The Brazilian had difficulty settling into the Premier League and was often criticised by the Reds' supporters, an experience which he says actually helped him out in the long runLiverpool midfielder Lucas Leiva says the early struggles he endured at Anfield ultimately helped him become a better player.
The 25-year old revealed that he thought his Liverpool career was over before it had even begun after failing to impress in his first season.
Liverpool fans were largely unconvinced by the Brazilian when he arrived at the club in 2007 and it took the defensive midfielder a couple of seasons before he won the fans over.
He told the club's official website: "It was hard for me when I came, I was a young boy and had no idea about the Premier League, the way football was played here, the culture, the city," the 25-year-old said. "Everything was a big change for me.
"Many times I thought maybe my life here was finished but I always felt something different that told me to keep going, to keep trying to change the opinions, and I think people started to realise the work I was putting into the games.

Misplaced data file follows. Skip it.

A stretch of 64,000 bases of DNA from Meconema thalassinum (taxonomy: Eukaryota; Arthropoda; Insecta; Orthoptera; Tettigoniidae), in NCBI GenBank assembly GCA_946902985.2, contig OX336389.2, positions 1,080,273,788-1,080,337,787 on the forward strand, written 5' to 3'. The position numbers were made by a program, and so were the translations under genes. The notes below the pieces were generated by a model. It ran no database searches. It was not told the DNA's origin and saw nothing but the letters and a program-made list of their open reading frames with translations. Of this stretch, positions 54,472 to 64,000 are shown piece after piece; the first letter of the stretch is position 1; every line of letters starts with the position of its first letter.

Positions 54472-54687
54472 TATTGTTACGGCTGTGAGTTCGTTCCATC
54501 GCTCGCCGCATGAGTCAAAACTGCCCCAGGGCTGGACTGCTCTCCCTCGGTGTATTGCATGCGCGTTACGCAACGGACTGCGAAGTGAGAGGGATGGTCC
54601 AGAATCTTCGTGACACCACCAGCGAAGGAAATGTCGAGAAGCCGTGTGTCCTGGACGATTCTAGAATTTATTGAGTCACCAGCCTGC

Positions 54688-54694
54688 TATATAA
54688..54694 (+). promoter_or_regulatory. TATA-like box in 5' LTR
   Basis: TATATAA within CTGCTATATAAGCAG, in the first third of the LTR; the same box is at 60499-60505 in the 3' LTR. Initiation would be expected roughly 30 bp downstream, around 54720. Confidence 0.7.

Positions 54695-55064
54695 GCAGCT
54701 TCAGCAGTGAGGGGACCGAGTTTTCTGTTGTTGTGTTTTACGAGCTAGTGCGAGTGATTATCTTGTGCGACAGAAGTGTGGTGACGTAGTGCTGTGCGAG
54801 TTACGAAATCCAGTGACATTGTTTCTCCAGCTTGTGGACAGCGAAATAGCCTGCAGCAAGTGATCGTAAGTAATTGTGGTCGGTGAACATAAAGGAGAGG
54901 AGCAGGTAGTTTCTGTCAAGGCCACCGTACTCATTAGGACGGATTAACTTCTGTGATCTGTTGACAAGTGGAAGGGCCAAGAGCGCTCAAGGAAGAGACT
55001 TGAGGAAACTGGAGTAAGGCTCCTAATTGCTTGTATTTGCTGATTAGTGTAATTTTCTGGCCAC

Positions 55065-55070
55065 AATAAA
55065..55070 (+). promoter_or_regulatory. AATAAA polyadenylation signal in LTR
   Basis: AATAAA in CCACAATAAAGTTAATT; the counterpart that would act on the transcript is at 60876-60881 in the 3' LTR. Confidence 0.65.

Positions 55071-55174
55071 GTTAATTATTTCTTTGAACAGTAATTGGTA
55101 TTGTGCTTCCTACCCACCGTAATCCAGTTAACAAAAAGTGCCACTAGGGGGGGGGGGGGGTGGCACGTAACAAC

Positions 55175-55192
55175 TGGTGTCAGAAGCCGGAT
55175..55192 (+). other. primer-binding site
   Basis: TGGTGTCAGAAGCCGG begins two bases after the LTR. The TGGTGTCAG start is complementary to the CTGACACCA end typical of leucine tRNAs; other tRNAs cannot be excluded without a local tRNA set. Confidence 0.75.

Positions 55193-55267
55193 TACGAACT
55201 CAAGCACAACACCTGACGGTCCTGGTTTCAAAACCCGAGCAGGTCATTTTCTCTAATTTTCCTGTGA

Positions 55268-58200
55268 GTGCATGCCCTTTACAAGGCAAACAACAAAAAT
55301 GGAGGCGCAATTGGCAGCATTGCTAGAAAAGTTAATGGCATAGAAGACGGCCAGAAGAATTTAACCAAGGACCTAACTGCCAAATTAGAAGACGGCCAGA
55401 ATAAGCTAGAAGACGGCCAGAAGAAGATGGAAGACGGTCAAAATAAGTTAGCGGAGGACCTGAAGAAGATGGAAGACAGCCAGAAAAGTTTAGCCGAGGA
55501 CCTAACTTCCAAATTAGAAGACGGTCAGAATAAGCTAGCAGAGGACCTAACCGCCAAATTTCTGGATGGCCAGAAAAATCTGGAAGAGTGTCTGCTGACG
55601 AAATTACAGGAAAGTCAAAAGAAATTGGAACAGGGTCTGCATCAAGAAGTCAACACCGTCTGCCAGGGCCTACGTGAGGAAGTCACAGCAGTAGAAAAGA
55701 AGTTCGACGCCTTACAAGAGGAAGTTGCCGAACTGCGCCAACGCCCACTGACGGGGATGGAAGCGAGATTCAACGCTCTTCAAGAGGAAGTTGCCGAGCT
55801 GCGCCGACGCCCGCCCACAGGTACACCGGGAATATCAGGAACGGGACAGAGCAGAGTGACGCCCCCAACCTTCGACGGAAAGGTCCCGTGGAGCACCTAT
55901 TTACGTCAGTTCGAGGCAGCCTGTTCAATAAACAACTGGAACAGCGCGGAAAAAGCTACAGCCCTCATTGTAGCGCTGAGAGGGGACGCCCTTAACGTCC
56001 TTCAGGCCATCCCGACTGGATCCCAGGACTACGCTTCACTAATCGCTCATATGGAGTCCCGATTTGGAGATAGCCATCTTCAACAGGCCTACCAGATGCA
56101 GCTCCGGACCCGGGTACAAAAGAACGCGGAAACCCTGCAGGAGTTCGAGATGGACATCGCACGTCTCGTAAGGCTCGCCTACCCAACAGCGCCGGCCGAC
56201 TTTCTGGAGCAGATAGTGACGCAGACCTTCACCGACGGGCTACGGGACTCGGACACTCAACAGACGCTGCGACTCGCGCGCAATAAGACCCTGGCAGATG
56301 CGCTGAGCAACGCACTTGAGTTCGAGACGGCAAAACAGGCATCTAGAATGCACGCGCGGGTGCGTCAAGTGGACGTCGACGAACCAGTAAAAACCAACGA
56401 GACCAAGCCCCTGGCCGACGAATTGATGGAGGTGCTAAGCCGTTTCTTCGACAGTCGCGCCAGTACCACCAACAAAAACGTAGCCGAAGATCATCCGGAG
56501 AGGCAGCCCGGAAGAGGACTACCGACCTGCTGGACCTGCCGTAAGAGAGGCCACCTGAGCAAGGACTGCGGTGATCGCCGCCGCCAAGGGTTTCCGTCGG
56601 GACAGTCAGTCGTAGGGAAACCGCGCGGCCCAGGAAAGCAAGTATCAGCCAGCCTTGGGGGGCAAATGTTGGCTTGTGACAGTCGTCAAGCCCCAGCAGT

"Maybe it was not working how I wanted or how you wanted, but as soon as people started to realise I was trying everything I could, people started to give me more credit. That's when I felt everything was changing.
"That period made me stronger and made me realise where I was. Every day of my life I try to give my best for this club, because I really know how big this club is and how much people, the supporters, expect."
There are players in the current side such as Raheem Sterling and Jonjo Shelvey, who face similar issues to Lucas when he first arrived. He hopes he can help the young players in the current side through what is a tough introduction to the Premier League.
He said: "I see criticism of young players and sometimes I feel it's a bit unfair because if you're young, you have ups and downs. Nobody is a top player at 18 or 20. There are only a few who can say that.
"I just try to be around and tell them what I went through.
"Confidence is 50 or 60 per cent of the game. If you have confidence you try more."